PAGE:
Early Christian-Islamic relations.
A nice scholarly book about early Christian/Islamic relations. The book is fairly short, but it details the early interactions of these cultures and religions. I was surprised with the early Islamic quest of knowledge which ultimately led to translations and increased knowledge for the whole world. Even the early Christian societies came to depend on the efforts Islamic societies placed on knowledge. Then as Christian societies developed, Islamic societies turned inward and more dogmatic. At the end of the Reformation, Christian Europe was ascendant, and Islamic society was mired in a downward spiral.
This is a good book for some basic knowledge on how the two religions relate to one another. There is a need for more knowledge on this subject.
More than just the Crusades!
Mr. Fletcher provides a quick and concise overview of how the European Christian nations interacted and conflicted with their Islamic neighbors from the Middle-east. This book is a rare balanced account of the centuries-old international rivalry between the two regions. Although most people tend to believe that the conflicts were about religion, the fact is dominance in trade and other economic factors were far more prevalent. In fact, it was often the case that Islamic principalities valued military and trade alliances with Christian powers over that of potential or blatant rivals among their fellow Muslims. The same is true for some Christian principalities.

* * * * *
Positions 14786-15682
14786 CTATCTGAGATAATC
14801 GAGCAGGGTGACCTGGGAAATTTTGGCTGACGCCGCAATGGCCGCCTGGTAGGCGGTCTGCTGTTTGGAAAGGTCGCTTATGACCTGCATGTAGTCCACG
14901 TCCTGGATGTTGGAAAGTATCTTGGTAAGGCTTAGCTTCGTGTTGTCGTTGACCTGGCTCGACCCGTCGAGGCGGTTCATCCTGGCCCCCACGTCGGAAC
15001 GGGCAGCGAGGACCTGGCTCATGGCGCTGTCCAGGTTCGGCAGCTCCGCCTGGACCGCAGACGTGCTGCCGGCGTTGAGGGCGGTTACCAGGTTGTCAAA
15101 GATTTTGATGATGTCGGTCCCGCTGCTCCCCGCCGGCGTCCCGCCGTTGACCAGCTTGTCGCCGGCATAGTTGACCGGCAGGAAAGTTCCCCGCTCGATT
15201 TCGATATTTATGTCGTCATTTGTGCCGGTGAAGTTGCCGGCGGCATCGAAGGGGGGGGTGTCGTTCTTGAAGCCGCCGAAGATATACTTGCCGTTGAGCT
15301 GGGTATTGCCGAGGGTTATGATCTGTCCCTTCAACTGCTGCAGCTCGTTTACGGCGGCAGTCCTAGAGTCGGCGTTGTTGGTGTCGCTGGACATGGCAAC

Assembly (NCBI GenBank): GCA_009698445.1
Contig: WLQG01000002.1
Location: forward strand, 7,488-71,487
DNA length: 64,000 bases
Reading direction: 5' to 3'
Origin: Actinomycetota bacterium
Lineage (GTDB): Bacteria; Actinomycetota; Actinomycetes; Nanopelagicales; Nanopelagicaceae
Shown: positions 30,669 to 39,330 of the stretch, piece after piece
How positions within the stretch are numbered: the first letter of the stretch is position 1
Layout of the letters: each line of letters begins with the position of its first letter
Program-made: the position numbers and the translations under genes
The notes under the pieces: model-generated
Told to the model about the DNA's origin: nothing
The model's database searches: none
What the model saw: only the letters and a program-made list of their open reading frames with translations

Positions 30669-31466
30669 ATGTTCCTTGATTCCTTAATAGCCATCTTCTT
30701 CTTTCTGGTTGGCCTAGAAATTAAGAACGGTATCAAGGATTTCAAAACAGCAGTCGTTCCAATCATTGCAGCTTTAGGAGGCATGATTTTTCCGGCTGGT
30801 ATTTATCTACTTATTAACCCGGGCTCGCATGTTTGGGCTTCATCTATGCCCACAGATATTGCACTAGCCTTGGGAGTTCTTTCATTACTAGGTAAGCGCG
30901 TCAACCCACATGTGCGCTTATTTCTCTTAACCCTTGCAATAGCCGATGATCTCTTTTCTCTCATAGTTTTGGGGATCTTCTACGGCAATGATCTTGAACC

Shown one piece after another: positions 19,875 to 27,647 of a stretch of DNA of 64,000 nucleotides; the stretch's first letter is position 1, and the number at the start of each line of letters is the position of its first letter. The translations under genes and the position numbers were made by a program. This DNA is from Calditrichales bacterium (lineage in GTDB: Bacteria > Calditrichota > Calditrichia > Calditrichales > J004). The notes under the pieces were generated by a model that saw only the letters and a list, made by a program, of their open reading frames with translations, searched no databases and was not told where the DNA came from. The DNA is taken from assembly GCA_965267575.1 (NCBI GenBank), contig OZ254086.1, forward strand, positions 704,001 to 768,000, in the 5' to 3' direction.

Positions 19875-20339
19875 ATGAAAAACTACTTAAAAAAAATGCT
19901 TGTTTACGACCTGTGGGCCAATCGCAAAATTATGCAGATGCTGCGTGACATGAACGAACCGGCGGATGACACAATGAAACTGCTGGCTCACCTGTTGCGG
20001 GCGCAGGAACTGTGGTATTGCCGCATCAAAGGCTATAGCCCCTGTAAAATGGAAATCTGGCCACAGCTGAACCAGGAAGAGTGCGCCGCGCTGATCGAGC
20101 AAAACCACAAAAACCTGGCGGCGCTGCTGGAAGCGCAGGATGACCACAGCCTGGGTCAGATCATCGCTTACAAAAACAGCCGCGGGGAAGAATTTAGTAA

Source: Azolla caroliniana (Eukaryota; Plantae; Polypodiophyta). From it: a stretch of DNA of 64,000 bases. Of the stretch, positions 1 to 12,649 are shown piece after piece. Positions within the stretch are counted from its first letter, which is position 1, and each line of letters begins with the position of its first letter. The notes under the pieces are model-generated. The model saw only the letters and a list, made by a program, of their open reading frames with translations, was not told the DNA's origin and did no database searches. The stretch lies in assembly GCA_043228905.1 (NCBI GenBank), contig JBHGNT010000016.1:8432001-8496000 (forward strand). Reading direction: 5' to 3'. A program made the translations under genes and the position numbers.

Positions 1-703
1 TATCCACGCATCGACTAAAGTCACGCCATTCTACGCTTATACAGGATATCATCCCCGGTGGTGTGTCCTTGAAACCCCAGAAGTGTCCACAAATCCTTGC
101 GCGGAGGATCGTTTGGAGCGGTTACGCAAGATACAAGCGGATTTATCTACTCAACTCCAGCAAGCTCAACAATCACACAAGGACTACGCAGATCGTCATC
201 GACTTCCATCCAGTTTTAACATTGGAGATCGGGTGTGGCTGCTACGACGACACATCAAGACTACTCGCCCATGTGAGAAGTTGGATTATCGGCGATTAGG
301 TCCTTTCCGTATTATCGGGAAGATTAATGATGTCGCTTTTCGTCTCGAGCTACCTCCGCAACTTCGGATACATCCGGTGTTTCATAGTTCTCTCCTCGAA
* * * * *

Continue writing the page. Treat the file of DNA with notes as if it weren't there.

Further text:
Mr. Fletcher points out both the positive and negative factors in cross-cultural contact, such as the advances in the sciences and technology passed on to Western academics, particularly in the 12th and 13th centuries. In open conflict, atrocities were commited by both sides. Under occupation, neither fared well under the rule of the other, but conditions varied by place and time. One of the author's main points is that neither side was particularly interested in the other's religion, but also that religious persecution was in fact a major concern.